The D.C. government is preparing to replace the playground surfaces in Lafayette and Kalorama playgrounds following months of complaints that the wood chip play areas don’t meet Americans With Disabilities Act standards for wheelchair accessibility.
In Chevy Chase, the D.C. Department of General Services will soon replace Lafayette Park’s “engineered wood fiber” surface with artificial turf, agency spokesperson Jackie Stanley told The Current. Work at Kalorama Park, 1875 Columbia Road NW, will begin after further community engagement, Stanley said.
Chevy Chase resident Jamie Davis Smith, whose daughter uses a wheelchair, has been raising concerns about the Lafayette play surface since the playground’s $1.5 million renovation in early 2015. Her complaint about the park at 5900 33rd St. NW was bolstered by a January 2016 opinion by the D.C. Office of Disability Rights and a July 2016 legal challenge by the independent Disability Rights DC agency — both of which said the wood chips failed to meet current ADA standards for playgrounds because wheelchairs can get bogged down in the loose pellets or even tip over on the uneven surface.
But the Lafayette Park play surface hasn’t yet changed, and Kalorama’s $800,000 playground renovation debuted last spring with the same issue.
“Inexplicably, not only have they not remedied the problem at Lafayette playground, but they continued to build new playgrounds with the same issue,” Davis Smith said in an interview, “which to me demonstrates not only disregard for federal law but also a lack of respect and disregard for the dignity of individuals with disabilities.”
D.C. Department of Parks and Recreation spokesperson Gwendolyn Crump told The Current last summer that city agencies would review the ADA concerns but that community stakeholders had “overwhelmingly preferred” wood chips at Kalorama and Lafayette because they stay cool in the heat. In January the city agreed to replace the play surfaces at the two parks, though the promised spring start date for that work hasn’t yet materialized in action.
“We continue to urge DC to adhere strictly to its timeline for removing the inaccessible surfaces at both playgrounds,” Kristina Majewski, an attorney for Disability Rights DC, wrote in an email to The Current last month. “Without accessible routes and surfaces, DC continues to deny children with disabilities equal access to the playgrounds.” Disability Rights DC is a federally funded organization that ensures disability access as part of the University Legal Services nonprofit.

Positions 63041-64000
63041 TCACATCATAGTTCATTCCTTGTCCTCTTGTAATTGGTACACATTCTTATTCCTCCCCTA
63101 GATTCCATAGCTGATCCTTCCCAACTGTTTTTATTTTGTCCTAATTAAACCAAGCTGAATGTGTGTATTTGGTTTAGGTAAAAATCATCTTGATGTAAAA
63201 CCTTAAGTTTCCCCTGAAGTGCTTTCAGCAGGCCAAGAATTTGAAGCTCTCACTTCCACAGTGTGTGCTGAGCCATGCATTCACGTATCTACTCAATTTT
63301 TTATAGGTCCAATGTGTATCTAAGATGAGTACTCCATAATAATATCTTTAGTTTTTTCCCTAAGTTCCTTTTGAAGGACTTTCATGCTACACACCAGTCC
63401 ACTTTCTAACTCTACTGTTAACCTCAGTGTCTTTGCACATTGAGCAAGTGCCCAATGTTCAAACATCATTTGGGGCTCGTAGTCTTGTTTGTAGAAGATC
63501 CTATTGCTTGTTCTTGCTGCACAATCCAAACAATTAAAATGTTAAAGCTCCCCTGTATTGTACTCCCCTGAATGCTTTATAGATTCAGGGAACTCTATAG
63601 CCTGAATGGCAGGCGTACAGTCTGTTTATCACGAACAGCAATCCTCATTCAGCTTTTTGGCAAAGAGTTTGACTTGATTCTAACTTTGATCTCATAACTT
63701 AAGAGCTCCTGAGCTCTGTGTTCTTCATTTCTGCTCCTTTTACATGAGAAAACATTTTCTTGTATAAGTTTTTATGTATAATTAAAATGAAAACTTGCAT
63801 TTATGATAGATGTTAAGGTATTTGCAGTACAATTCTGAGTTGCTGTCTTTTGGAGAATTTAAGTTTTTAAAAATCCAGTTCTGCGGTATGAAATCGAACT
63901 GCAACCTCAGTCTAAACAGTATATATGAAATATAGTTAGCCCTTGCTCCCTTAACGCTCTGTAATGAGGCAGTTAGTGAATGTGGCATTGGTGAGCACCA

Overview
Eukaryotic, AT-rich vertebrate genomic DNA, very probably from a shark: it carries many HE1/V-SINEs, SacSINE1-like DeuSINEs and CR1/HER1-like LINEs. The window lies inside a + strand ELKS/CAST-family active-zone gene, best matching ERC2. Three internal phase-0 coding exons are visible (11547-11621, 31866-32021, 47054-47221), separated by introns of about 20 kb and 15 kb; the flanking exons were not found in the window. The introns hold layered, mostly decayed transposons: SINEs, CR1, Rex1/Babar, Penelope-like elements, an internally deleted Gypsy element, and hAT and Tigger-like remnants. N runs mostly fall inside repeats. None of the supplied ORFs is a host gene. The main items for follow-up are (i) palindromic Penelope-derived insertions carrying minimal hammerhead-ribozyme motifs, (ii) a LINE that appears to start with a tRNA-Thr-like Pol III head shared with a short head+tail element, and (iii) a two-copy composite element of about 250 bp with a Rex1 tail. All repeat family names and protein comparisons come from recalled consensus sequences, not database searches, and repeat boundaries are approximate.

Responding to some residents’ preference for the more natural wood-chip material, Majewski said last summer that the ADA regulations on playground surfaces are “an obligation where there’s no wiggle room.”
Stanley said the Lafayette artificial turf is still on track to be replaced at some point this spring. Asked why the work hasn’t taken place already, she replied that “the replacement of the surface is weather-sensitive.”
Meanwhile, in Kalorama, the Department of General Services and the Department of Parks and Recreation haven’t yet chosen a path forward.
“The Kalorama community has asked for additional consideration for the type of surface to be installed at the Kalorama playground,” Stanley wrote. “Our partners at DPR will work the community to ensure that all of their comments are received before a final decision is made. DGS, as the implementing agency, will install the surface after DPR’s community engagement is completed.”
Hector Huezo of Advisory Neighborhood Commission 1C (Adams Morgan) said neither he nor Ted Guthrie, the two ANC 1C members representing areas around Kalorama Park, was aware of the discussions.
“I want to hear more about it from DGS,” Huezo wrote in an email. “However, I can say that I am disappointed that they have not reached out to either Commissioner Guthrie or me about it.”
In Chevy Chase, Davis Smith was also outraged when two of Lafayette Elementary School’s renovated playgrounds opened early this year with the same non-compliant wood chips.
Stanley said that the wood chips there were always intended as an interim solution until the weather was warm enough, and the planned poured-in-place rubber surface was installed at both school playgrounds during spring break.